Thursday, March 15, 2012

Abominable Putridity - The Anomalies of Artificial Origins (2012; Brutal Bands)

I went into this album knowing I would be disappointed. For me Abominable Putridity's 2007 debut In The End of Human Existence is one of the top slam albums of the decade. While it did nothing to transcend the genre (eg Wormed or Defeated Sanity) I feel it helped set the standard for what slam was as a genre. If I had to sum up slam death metal in one album I would choose that one.

After listening to this album I found I was not as disappointed as I thought I was going to be. It has some flaws (which I'll get to later), but overall The Anomalies of Artificial Origins is a slick, well-written and well performed album.

First the positives. Abominable Putridity have definitely upped the technicality. Now this always makes me a little nervous because so many bands substitute technicality for songwriting, but AP did it well here.The tech parts are well integrated with the slamming, never devolve into pointless wankery, and are actually intelligible. There are a lot of Dying Fetus-esque slicing arpeggios with touches of Cali DM tremolo melodies in the background. There's still plenty of headbanging slams of course, but it's nice to see a band evolve in a way that makes sense and that sounds good.

This album also features the legendary Matti Way (Disgorge, Pathology) on vocals. If you're a fan (as you should be) you will enjoy his work here. His sick vocals have not lost any of their power in the 20 years since Disgorge first formed. One problem I did have was that the vocals were near constant throughout the album. As good as Matti Way is, it grates a little to hear him gurgling away through the whole song. Slam is all about the transitions - fast/slow, melody/rhythm, blast/breakdown - so when the vocals never let up they lose the power they would have had had they been silent for a little while. This is an example of too much of a good thing.

Did this album live up to its predecessor? No, but I don't think it could've, at least for me. In 2007 slam was just getting started really. Slam-Minded was just getting started, and in many ways I was just getting started as an adult. In the End of Human Existence captured me and many others in the slam scene because it was the perfect album at the perfect time. There was no way a follow up album album was going to be as good. And that's a shame because The Anomalies of Artificial Origins is an excellent album.

Sunday, March 11, 2012

Chordotomy - The Precious Ideal promo 2012

Chordotomy are definitely a new name to me, and I promised to give this promo a review for Hannes, in honor of him being our 400th like on Facebook. Thanks again, man!

"Human Derangement" begins with a somewhat goregrind-y riff/drum combo before the first riff gets a bit melodic on us and a very groovy switch-up occurs, leading straight into a thugging slam with the normal kind of vocals. Gurgly and low but not outstanding, though the slams are certainly meaty enough that they don't need incredible vocals to help them along. The guitar tone is a bit weird and distinct; hollow and clear with good mixing. Slightly melodic riffs/sections peek out and work surprisingly well. I like how the slams in this song are generic and normal but don't outstay their welcome, nor do they offend the ears. Just pleasing stuff with a touch of originality and even a bit of professionalism in songwriting style. Drums seem programmed because there seem to be several patterns being repeated seamlessly, but perhaps it is an electric kit or heavily triggered. Regardless, doesn't truly matter as the rhythm section is underpinned by a good, hard snare sound and strong use of crashes to highlight simplistic breakdowns, making them more effective than they would with different production.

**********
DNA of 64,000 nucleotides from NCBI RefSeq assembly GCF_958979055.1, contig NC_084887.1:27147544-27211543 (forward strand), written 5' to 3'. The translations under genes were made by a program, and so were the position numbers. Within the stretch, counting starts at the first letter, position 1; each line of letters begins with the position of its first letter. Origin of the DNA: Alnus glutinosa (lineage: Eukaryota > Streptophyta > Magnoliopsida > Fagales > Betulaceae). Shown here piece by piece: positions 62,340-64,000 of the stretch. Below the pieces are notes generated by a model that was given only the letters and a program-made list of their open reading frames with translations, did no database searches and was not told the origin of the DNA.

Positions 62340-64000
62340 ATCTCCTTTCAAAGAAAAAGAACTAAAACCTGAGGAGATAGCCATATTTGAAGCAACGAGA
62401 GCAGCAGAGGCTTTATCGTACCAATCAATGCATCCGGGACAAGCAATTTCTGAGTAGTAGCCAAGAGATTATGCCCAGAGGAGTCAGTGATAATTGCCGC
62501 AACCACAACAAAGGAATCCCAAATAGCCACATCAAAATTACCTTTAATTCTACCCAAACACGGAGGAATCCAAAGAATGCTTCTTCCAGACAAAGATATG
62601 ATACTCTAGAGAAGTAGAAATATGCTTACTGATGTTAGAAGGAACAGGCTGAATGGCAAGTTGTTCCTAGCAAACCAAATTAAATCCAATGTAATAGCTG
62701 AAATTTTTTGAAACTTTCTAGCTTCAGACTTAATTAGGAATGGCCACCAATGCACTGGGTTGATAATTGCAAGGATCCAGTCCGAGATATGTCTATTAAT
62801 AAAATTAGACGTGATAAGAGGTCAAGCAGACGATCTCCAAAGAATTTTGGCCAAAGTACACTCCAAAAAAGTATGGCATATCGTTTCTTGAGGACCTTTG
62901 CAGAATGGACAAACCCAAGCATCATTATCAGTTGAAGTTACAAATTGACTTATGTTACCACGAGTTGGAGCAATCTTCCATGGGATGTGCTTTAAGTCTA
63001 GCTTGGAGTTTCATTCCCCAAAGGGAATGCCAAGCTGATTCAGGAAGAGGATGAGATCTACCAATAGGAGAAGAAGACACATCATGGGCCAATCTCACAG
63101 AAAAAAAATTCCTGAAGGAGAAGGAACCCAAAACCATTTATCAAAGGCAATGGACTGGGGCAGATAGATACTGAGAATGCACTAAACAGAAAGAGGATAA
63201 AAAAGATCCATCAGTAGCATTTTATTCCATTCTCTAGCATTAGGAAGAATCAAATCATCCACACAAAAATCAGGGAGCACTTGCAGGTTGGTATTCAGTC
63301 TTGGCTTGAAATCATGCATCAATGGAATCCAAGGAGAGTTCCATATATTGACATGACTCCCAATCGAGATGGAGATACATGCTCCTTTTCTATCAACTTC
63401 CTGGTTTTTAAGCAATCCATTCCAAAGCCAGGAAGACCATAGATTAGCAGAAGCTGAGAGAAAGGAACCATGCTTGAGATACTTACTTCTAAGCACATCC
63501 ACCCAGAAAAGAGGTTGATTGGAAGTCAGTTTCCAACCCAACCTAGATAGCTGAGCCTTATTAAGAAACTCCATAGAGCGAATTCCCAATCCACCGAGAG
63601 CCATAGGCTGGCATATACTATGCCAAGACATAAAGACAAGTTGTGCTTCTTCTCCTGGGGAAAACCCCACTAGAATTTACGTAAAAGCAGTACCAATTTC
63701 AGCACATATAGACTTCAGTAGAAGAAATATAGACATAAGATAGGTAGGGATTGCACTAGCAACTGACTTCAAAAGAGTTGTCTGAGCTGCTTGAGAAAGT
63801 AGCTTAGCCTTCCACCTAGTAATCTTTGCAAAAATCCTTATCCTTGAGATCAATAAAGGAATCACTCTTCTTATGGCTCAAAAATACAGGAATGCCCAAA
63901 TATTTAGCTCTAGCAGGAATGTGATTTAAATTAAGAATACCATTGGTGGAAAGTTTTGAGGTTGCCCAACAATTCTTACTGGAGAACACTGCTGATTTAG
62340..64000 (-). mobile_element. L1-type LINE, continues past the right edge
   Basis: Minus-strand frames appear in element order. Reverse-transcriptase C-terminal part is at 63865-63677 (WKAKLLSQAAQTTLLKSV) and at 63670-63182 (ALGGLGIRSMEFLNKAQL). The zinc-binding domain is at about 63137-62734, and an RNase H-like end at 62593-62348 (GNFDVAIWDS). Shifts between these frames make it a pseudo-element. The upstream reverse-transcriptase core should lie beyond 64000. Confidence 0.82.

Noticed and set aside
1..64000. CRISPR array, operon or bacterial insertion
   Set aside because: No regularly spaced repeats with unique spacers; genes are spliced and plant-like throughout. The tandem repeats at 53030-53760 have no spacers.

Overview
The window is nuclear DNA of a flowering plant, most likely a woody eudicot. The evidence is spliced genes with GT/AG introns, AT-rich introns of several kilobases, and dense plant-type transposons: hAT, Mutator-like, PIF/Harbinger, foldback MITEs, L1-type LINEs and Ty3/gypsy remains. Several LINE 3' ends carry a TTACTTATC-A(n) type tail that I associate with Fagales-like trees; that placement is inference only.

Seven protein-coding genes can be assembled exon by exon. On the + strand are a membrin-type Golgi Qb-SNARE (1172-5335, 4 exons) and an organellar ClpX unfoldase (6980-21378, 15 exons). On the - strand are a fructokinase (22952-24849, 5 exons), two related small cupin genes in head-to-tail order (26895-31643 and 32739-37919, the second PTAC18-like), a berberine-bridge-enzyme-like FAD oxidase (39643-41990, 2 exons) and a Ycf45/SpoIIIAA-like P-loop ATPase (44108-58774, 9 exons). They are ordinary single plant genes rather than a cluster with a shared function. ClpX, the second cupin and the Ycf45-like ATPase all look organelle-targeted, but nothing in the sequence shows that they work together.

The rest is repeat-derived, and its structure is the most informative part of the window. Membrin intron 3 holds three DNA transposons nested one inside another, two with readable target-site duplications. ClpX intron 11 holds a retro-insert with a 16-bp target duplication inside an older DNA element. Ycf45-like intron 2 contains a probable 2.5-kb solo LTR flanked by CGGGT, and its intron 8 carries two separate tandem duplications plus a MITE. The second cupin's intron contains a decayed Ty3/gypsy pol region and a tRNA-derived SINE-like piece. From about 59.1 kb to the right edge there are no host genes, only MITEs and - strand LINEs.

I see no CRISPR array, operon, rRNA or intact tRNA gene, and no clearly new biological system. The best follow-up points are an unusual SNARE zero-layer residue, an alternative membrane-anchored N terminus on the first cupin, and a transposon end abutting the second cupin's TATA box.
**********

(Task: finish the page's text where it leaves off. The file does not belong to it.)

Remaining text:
"Systematic Extermination"'s first rhythm is just killer; a lurching, swaying beast of a beat that shows once again how simplicity and efficiency can go a long way to making something special even if the individual parts may seem stale or overdone. This song seems much more slam-focused; less melody and more really dumb, heavy riffs that really bludgeon you. The snare(?) during the interesting charging part at 1:39 is kind of wrong sounding and that part could honestly do with some meshing into the whole as well, as the slam it leads into is strong but isn't really arrived at in any logical fashion. Though that isn't bad, per se, this demo seems to be very much about calculated, cold slam and for something so by-the-numbers it's weird to have a shoehorned-in section that doesn't make much sense. This seems like nitpicking, but I feel that I have slightly greater domain over criticism when it comes to demos/promos because of how inherently potential they are, unlike a full-album release which has already garnered a higher level of support. I was preparing for a serious 9-note slam at the 2:22 mark, but I was pleasantly surprised that they threw a slight curve ball with the ride-accentuated ending cadence.

Interesting, but not mindblowing. That's what I'll file this under overall. I hear a lot of potential here, especially in the first song which goes to greater lengths to deviate from the norm than "Systematic Extermination", a song which, despite its slightly longer length, seems almost singularly devoted to churning out grooves (other than the extended "riffy" section later in the song; good stuff, dudes!). In promo terms, this is indicative of possible greatness in the future, but for now I congratulate Chordotomy for making me bang my head. You've done what plenty of demos I've heard in my time have failed to do. Stay at it and we'll definitely have a band to keep watch for.

Also, way better cover art than almost any recent demo I can recall. Though I'm a sucker for flat gradient logos with linear fades and good color matching.